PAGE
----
Education a family affair for Robles clan

December 11, 2014

Judy Robles lives by a golden rule: no child of hers will ever leave home without a college degree. She says the same rule is also applicable to her.

“I want to be an example of perseverance, reaching your goals and finishing what you started, which is why I have spent the last few years pursuing my degree,” said the 43-year-old mother of five, who is also director of the Hispanic Mother Daughter Program in Educational Outreach and Student Services at Arizona State University. Judy Robles Download Full Image

Robles is the mother of NCAA wrestling champion, best-selling author, pitchman and motivational speaker Anthony Robles. She said that she came to the realization that education was the only way for her eldest son, who was born in 1988 missing his right leg, to become self-sufficient.

“I immediately anticipated the limitations and challenges he would have to face that were much different than my own; but I was determined for Anthony to have his own life, and to be able to rely upon himself and not me,” Robles said. “I discovered that higher education was his path toward self-reliance.”

Anthony Robles graduated in 2011 from ASU’s College of Letters and Sciences with a business communications degree.

Next week Robles’ own path toward self-reliance will advance when she collects her bachelor's of science in communication on the same day as her 23-year-old son, Nicolas, on Dec. 16, at Wells Fargo Arena. She’ll also address students at the Hispanic Convocation, on Dec. 17, at ASU Gammage, where she'll accept the fall 2014 Jose Ronstadt Outstanding Undergraduate Award.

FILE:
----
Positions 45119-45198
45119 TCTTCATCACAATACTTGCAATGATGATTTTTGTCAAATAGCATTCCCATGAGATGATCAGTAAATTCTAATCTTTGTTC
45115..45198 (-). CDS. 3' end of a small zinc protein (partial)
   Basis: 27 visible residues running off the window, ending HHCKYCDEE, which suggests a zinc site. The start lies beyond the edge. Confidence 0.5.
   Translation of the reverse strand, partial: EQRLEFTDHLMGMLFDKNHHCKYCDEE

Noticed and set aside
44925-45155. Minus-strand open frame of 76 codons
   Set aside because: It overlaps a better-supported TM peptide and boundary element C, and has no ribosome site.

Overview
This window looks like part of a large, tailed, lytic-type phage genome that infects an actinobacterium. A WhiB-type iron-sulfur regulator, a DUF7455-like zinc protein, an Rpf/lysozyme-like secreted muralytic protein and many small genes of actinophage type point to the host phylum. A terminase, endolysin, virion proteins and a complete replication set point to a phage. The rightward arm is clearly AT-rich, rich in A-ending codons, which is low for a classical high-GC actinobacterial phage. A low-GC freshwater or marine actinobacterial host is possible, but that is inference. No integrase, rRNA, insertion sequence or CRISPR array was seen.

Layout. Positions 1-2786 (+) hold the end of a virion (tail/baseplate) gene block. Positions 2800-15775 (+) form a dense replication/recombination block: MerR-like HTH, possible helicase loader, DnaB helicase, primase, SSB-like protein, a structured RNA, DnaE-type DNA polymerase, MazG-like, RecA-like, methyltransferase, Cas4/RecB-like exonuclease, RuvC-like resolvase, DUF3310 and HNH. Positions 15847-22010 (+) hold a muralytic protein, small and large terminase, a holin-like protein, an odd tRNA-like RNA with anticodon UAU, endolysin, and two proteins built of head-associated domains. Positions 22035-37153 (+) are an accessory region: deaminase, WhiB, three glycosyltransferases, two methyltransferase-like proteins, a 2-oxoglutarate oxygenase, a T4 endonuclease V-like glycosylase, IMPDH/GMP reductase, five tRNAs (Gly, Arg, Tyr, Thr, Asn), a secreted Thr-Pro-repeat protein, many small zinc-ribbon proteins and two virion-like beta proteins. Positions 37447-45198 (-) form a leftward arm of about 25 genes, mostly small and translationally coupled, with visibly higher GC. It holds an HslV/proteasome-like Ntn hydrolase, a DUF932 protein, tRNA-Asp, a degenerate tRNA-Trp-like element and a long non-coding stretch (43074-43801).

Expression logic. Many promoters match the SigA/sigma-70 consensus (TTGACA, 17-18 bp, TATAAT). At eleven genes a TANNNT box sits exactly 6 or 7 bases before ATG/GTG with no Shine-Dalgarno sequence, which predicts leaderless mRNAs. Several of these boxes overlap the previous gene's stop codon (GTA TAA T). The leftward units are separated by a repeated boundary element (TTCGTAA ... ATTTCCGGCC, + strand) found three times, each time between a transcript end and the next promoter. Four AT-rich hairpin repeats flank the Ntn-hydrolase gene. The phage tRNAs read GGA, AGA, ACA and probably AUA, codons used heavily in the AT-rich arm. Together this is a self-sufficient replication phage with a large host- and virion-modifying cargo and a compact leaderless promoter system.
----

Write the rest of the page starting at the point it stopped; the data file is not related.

“I have a true bond with the younger students because they are like family. There is a deep connection I feel with them because I remember being where they are now at one point in my journey. I constantly told them it was going to be challenging and tough but together we were going to make it,” Robles said.

At times, Robles said she thought of quitting but an inspirational quote on her computer desktop kept her going: "When you feel like quitting, remember why you started."

“In this last semester, I worked full-time and took five classes, and it was exhausting and I had no social life,” Robles said. “In the end, I can honestly say it was all worth it.”

Robles said she’ll pursue a master’s degree in higher and post-secondary education next semester at ASU. Her ultimate goal is to move to London, England, and work in a similar program with first-generation high school students wanting to pursue college degrees. But not before her other children, Joshua, 20; Ronnie, 19; and Andrew, 15, collect their degrees from ASU.

“As I continue to confront the question, ‘Why not me?’ I want my children to one day ask themselves the same as they go on to pursue a master’s or a doctorate degree of their own,” Robles said.

Reporter , ASU Now


Education grad goes above and beyond, secures dream teaching job

December 11, 2014

There was a time when Laurie Dutton thought she wanted a career in medicine. Then, in one serendipitous moment, she found her calling as a teacher. Now, the December graduate is preparing for her first professional job teaching seventh-grade science at Fremont Junior High School in Mesa, Arizona, beginning in January.

“I’m nervous and excited, but I feel prepared,” said Dutton, an elementary education major at Mary Lou Fulton Teachers College. “I know what I need to do to be successful.” 2014 Outstanding Teacher Candidate Laurie Dutton Download Full Image